Recommended by Ricochet Members Created with Sketch. Family Second, Faith First

 

Recently I had the pleasure of listening to Lt. Col. Allen West speak during the service of a local church. His presence and purpose, as much as the words of his excellent message, brought to mind something that I had been mentally digesting since the recent death of the British philosopher and writer Sir Roger Scruton. Both Col. West and Sir Roger serve up mental meals far richer than this poor cook can scramble together but I do have a few beginning bites partially digested enough to serve up a notion or two from them.

It was Scruton’s reflection on faith and family that I had been pondering. He had taken to task the need for government to tout so-called “family-friendly” policies. He contended that when the health of a nation’s faith was solid, the fate of the family was secure. He did not discount the importance and need of a strong family culture for the nation to flourish. But the foundation of that family culture was not in policy but the strong faith of individuals. A nation with a strong culture of faith will have strong families which keep the values of the faith, culture, and nation alive.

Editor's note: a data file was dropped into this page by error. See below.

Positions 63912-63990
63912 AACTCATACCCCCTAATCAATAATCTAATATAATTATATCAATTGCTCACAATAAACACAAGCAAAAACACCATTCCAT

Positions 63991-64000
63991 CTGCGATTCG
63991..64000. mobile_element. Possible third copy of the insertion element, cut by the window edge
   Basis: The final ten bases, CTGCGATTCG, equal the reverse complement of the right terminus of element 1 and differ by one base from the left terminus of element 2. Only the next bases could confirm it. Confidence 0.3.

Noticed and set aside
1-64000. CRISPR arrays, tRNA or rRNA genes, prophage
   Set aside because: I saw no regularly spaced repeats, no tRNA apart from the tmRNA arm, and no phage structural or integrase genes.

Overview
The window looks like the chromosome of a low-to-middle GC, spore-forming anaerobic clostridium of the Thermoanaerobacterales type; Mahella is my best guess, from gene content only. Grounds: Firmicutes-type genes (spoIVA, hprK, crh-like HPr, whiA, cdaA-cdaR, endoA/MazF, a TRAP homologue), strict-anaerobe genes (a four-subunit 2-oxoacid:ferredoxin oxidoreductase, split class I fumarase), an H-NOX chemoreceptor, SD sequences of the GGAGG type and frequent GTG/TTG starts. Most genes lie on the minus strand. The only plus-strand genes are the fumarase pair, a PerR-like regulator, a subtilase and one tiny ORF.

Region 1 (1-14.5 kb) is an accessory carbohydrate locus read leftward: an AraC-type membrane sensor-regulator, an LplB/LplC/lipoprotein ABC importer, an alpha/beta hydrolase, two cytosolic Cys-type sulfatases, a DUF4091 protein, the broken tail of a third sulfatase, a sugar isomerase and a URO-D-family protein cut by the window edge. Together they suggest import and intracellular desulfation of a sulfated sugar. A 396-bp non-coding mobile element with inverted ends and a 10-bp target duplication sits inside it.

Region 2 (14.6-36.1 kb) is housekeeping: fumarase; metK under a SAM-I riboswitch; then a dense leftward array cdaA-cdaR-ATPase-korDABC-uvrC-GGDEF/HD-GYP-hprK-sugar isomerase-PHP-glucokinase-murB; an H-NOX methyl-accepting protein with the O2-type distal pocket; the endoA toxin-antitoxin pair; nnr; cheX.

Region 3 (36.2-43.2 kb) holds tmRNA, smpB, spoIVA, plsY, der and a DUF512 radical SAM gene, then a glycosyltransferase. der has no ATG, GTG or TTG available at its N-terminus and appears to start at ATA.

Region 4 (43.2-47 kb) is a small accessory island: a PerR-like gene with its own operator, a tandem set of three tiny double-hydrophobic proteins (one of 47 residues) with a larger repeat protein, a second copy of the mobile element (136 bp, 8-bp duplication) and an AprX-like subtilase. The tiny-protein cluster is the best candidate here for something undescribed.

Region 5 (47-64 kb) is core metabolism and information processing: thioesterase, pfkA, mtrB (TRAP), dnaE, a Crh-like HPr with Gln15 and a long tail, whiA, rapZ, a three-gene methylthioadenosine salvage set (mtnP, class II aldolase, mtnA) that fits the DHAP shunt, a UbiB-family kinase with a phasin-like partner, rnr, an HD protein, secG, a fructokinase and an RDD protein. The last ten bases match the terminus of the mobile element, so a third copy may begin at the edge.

It should go without saying that the opposite is also true. So, it might be reasonable when questioning the cultural decline of a nation or society to look first to the strength of its faith traditions. It might also be reasonable for those who wish to pull down a culture or nation to start with that most fundamental element of its foundation.

It has been observed many times and in words much better crafted than mine that our Founders/Framers understood our foundational culture of liberty was steeped in the Judeo-Christian ethic. The liberty which fell to us through those Western traditions is protected by the simple but clear virtues of that ethic. That keen French tourist in the early 19th century US, Alexis de Tocqueville, saw that religion was “the first of their political institutions.” With that bedrock foundation, America was, even at that infant stage, “the most enlightened and free nation of the earth.”

Reasonable (and fair) evaluation of the single best statement of our Founding can make a few things clear with regard to the place of faith in the vision of this national experiment in liberty. Despite its list of complaints against King George, the Declaration of Independence makes clear the concept that the moral laws of “Nature and Nature’s God” took precedence over human laws. The men who put their name to that document were not moral relativists; Natural Law was constant, unchanged by the times or fashion. In this context, liberty is not license. It is the freedom to do what is morally correct. It is a journey to align ourselves more and more with Nature and Nature’s God. If you do not believe that, how can you believe in natural and inalienable (God-given) rights which are beyond the rightful reach of man’s government?

If one follows that reasoning, the very first foundation stone in the nation envisioned by those Founders/Framers is faith. It comes before all else. Then would come the family itself, the necessary link between that personal faith and the traditions which tie it to a surrounding and supporting community.